In an effort that took more than nine hours to execute, Orcas Island Fire and Rescue recovered Keda Holland from a rocky cliff in Moran State Park. Miraculously, crews also discovered her lost dog Bowser during the process.
“The whole thing was incredible,” said Holland, a Seattle resident. “Everybody was amazing. Everybody was so nice and so helpful.”
On Oct. 4, Holland was searching off of Summit Trail for Bowser, who had been missing near Mountain Lake since Oct. 1, when she climbed down a rock face and became stuck. She was able to call for help with her cellphone at around 9:30 a.m.
“I called the state parks for help and they called the fire department,” said Holland. “They all went looking for me.”
A team of 12 OIFR responders, three park employees and one deputy gathered at 10 a.m. to look for her near the Northwest corner of Mountain Lake. The rescue crew was able to track the cellphone to that general location. Holland said she was yelling for help, and at 11:40 a.m., the crew made vocal contact with her. It took another hour and a half before they made visual contact.
Rescue units were positioned both above and below Holland. Rescuers rappelled down to where she was, then chose to lower her to safety instead of bringing her back up.
“I was just kind of getting out of the way – and then I saw my dog,” said Holland, who found Browser laying on the ground near the base of the cliff.
Bowser, a four-year-old rescue mixed breed, had several deep wounds to his lower body and was dehydrated. Holland said it appeared he had been in the same general area since he had gone missing. The rescue crew constructed a makeshift stretcher with sticks, a blanket and some climbing ropes for the severely injured 75-pound dog, and carried him more than a mile to the trailhead.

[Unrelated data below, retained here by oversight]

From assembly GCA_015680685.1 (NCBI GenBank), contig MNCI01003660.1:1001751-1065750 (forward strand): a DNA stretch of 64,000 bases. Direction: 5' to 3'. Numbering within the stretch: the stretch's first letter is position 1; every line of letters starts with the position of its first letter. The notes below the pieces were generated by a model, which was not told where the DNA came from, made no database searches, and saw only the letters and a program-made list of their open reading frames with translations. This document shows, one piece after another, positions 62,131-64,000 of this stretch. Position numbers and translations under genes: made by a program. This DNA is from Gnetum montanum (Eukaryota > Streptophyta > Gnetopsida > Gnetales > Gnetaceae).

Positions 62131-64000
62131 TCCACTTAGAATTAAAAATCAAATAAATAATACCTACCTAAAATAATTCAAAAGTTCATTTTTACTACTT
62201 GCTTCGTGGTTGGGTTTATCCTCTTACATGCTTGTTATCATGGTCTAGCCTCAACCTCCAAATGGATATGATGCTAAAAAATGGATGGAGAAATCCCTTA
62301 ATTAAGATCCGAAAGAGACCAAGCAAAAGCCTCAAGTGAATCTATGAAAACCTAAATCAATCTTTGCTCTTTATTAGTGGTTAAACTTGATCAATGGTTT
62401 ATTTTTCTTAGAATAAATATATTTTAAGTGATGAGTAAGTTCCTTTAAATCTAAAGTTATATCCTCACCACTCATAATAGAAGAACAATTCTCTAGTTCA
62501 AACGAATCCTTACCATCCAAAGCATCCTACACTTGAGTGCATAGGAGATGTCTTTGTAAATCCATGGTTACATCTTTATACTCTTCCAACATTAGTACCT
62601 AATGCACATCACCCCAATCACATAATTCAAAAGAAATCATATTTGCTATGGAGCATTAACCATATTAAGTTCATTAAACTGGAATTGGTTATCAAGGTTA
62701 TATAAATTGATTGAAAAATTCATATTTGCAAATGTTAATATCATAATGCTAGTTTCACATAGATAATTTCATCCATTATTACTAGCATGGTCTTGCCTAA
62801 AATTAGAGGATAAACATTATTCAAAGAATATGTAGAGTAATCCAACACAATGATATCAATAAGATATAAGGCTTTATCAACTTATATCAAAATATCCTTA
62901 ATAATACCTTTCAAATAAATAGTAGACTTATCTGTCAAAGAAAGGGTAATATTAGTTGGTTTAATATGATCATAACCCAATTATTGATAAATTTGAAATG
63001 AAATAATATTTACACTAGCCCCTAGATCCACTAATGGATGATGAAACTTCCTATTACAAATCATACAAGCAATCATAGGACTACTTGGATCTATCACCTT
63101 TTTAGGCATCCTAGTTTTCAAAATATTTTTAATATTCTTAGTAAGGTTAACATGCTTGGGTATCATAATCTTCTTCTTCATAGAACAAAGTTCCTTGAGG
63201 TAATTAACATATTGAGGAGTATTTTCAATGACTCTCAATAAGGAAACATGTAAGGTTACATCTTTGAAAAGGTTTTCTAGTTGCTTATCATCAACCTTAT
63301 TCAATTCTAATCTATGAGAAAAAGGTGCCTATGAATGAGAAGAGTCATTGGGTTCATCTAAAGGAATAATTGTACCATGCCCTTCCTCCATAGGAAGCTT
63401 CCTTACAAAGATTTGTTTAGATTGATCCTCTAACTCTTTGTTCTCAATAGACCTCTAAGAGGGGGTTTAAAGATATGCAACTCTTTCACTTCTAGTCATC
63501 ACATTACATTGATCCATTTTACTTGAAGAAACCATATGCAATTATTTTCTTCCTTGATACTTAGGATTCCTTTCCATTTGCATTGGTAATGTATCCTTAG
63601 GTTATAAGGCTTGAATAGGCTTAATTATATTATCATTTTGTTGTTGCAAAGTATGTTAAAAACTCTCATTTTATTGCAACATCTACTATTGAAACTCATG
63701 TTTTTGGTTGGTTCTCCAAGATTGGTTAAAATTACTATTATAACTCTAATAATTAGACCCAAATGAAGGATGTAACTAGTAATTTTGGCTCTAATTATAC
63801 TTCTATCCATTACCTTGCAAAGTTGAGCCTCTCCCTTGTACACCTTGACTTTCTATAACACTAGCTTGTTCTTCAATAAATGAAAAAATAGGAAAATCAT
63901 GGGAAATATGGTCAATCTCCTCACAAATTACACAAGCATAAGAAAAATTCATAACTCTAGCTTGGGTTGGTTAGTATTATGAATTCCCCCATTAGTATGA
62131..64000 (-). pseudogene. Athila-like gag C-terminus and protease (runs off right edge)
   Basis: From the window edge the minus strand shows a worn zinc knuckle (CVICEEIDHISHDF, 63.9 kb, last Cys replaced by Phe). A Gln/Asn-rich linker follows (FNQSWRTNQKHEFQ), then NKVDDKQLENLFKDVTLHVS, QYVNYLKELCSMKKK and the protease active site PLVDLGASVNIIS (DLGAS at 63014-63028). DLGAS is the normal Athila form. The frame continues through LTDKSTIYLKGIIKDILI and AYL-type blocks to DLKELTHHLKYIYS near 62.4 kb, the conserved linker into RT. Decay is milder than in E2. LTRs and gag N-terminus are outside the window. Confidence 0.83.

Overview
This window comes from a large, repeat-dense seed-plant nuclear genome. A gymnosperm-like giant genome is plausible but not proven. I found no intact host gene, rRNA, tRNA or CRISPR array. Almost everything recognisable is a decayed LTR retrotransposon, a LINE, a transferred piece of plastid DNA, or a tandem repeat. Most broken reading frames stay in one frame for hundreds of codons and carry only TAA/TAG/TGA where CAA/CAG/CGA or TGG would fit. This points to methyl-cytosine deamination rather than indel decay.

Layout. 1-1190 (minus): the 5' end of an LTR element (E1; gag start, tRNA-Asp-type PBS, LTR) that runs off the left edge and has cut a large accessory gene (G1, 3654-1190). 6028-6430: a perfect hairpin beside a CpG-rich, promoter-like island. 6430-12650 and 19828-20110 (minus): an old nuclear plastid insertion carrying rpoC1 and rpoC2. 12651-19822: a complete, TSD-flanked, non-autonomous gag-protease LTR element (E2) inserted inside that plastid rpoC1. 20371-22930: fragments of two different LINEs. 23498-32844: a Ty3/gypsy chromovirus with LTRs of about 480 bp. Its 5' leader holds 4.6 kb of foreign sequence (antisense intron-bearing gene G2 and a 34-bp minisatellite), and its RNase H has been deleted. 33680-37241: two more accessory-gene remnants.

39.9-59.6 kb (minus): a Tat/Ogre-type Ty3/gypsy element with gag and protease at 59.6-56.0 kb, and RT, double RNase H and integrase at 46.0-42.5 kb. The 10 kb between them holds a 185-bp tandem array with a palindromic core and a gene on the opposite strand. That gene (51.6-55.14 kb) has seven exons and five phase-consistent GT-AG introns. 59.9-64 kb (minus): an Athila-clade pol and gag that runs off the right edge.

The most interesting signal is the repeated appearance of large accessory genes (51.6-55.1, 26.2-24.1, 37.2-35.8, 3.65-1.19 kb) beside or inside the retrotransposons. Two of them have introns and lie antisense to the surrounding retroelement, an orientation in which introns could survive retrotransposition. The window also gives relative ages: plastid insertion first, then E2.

Holland and the crew were met by veterinarian Dr. Swaran Dhaliwal, who took Bowser to her office in Eastsound to stabilize him before sending him to a veterinarian specialist in Seattle. Holland says he has a shattered shoulder on a front leg, a broken hind leg, a dislocated hip and air in his chest.
“He’s not really out of the woods yet. It’s so nice to have him and know what happened to him,” said Holland. “So far it’s looking pretty positive – he’ll be a happy three-legged dog.”
Holland escaped the situation uninjured and said she is thankful for everyone who helped rescue her and Bowser. Island residents spent hours searching in the park in the days after he became lost, and monitored each other’s progress on the Facebook page Friends of Orcas Pet Search and Rescue.
“We were just amazed at the island’s ability to come together and work on something,” she said.